I drove to Indiana then down into Missouri to two different off-shore casinos. The casino in Indiana was more of a New Orleans riverboat, Mark Twain ilk, then we went down to Missouri and saw another one that was a little bit more contemporary. I was drawn toward the New Orleans style, Victorian-era riverboat. I grew up in New Orleans and I just liked the feel of that and thought it might be a good novelty theme to incorporate into an attraction in the Ozarks.
I took the imagery for both of those casinos and presented those to Jason with color palettes that were along the lines of where I wanted to go—the golds and the reds; patterns that I was looking at for carpeting; wallpaper treatments; and light fixtures. And when I presented those, he gave me the thumbs-up, and it evolved to be from there.
AD: And as viewers go back and revisit the season, or as they’re watching it for the first time, are there any details or particular pieces that you’re really proud of? Things that you hope people notice?
DB: I like to build scenery as if it’s real construction. And if you’re inside of it, it should all look real. The casino was a two-story set. Structurally it was hefty, and you can walk up the stairs from the first floor of the casino to the second floor. There is a feature in the stairwell, which I wanted to have anyway, but that actually became a camera portal. There’s a huge painting of a riverboat on the landing of the stairs, and behind that, when we take the painting off, there’s a big hole where a crane could fit. And so there were several times during the season where a crane move or a camera move was incorporated as an actor is walking up the stairs to the second floor, revealing on film in a single shot that we built the casino as two stories.
AD: One of the themes of Ozark that I really love is this idea of hiding in plain sight. How did secrecy and the Byrdes’ double-life play into your production design?
DB: Certainly, with Marty’s office, he was keeping track of stakes in his office. And his office is connected to the casino. He’s concealed in his office, but he can see what’s going on through a window that leads out to the entrance so he can see people that are coming and going. If he has his door open at the casino, he can see what’s going on and he can immediately from his office go right onto the casino floor. He’s always got monitors and surveillance going on with all of the cameras and that we incorporated throughout the casino’s interior, and exterior.
With Navarro, it was scripted as a rural estate. So for me, that just shouted out as a Hacienda in Mexico. Haciendas were kind of the center of a ranch or a farming community. It was kind of like the city center and a building structure onto itself. And that’s what we found in Atlanta. I feel like the Navarro character is living in a fortified fortress. It’s accessible from the field to the areas around it, but because he is who he is, he has his henchmen and his guards ready with their automatic weapons patrolling and surveying the area.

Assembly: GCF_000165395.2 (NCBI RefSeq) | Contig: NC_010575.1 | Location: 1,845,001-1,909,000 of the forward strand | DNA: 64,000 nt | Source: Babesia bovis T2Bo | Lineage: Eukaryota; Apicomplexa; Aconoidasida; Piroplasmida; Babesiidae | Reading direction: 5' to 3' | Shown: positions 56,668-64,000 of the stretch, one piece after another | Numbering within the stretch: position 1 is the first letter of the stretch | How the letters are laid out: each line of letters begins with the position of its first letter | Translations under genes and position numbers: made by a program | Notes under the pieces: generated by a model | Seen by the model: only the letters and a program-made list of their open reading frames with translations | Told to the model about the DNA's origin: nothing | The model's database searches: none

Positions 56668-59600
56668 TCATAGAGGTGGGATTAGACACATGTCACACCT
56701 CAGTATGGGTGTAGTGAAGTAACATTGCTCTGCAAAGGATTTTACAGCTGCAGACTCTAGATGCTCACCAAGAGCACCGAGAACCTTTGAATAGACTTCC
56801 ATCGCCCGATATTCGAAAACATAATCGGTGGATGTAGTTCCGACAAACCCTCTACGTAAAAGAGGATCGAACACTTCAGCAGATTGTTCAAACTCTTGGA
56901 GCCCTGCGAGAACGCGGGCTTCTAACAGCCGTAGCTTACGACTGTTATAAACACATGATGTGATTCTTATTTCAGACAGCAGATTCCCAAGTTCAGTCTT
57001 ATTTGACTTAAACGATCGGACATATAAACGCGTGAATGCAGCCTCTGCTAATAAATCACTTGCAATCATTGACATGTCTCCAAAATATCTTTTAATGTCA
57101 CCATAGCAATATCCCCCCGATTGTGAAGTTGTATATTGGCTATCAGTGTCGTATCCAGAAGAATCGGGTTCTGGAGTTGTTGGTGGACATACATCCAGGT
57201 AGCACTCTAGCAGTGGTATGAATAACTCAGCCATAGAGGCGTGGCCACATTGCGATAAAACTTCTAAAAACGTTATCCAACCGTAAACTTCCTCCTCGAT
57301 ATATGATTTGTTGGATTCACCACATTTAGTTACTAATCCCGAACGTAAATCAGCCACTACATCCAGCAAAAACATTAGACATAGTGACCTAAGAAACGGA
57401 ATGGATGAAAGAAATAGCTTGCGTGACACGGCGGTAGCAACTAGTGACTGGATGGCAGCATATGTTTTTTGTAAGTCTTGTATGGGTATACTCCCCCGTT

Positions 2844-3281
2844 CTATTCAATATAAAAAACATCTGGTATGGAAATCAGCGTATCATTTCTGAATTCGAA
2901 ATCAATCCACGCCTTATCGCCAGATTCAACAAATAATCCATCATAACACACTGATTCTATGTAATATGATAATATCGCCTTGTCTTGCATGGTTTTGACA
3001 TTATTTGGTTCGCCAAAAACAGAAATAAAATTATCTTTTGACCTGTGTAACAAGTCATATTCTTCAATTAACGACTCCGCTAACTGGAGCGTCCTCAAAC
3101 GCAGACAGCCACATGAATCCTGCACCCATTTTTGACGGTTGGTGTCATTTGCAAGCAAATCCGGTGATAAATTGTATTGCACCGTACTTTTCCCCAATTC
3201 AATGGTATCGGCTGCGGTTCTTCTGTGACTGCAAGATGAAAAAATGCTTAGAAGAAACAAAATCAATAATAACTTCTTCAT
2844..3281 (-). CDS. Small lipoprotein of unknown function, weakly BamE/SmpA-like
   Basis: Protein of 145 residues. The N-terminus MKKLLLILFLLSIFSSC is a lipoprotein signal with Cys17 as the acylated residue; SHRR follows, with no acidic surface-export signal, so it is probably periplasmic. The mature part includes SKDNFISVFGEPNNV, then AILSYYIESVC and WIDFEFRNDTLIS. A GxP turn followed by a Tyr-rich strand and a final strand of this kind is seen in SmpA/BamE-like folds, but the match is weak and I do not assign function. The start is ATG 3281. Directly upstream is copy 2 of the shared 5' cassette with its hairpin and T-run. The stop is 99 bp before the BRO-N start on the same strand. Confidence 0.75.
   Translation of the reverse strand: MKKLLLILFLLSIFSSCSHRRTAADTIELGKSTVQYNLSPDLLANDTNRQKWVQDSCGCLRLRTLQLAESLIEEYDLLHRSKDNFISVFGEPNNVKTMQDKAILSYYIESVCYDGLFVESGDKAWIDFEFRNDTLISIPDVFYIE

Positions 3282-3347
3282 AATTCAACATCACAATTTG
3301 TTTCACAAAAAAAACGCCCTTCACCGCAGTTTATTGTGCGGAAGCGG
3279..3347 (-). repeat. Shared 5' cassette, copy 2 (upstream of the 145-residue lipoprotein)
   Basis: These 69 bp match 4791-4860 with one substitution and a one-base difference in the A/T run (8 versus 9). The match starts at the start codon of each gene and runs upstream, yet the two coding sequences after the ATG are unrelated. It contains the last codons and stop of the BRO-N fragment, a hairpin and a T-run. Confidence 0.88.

AD: Did you make any changes to the set pieces that we were familiar with from Seasons 1 and 2?
DB: Yes, we shoot a little bit of Ruth [Julia Garner]’s trailer on stage, and that was augmented. We added a bedroom for Ruth’s trailer. I did some work on the Snell house—the finishes of the woodwork and plastering work on the Snell house. But most of the other scenic work was already done.
The Byrde house, which is built on stage, is a beautiful replication of what is actually on location on Lake Lanier. It’s a really good, beautiful match for that. And that’s where the bedroom scenes, are shot—the kids’ rooms and Marty and Wendy’s room, as well as everything else in the Byrde house. I just embraced all of that for Season 3. We’ll see more of all of those things in the next season coming up.
AD: I was just going to ask if you’ll be returning for Season 4.
DB: I started three days ago!
AD: Oh, that’s exciting!
DB: We’ve been having talks and I’m taking a drive across the country from California to get back to Atlanta because my department set up their construction there. We’re actually moving our stages from where they have been the last three years to another stage facility.
We need more stage space. We were sharing this studio space with two other productions and we’re moving to a place that is just going to be Ozark only. So COVID-wise, it’ll be much easier to monitor everything and keep us moving forward because production right now is really a new game for everybody.
Between the testing, social distancing, and the fact that certain people can only be in a given “pod” at a certain time, there are all sorts of new rules, guidelines, and protocols that we’re learning and putting into place for Season 4.
AD: Is there anything you can tell me about concepts you’re looking at for Season 4? Any and all teases are welcome.
DB: I can say that we’ll be returning to Chicago. [Laughs]. And as is typical for Ozark, we will be saying goodbye to some of our characters.
All episodes of Ozark available to stream on Netflix.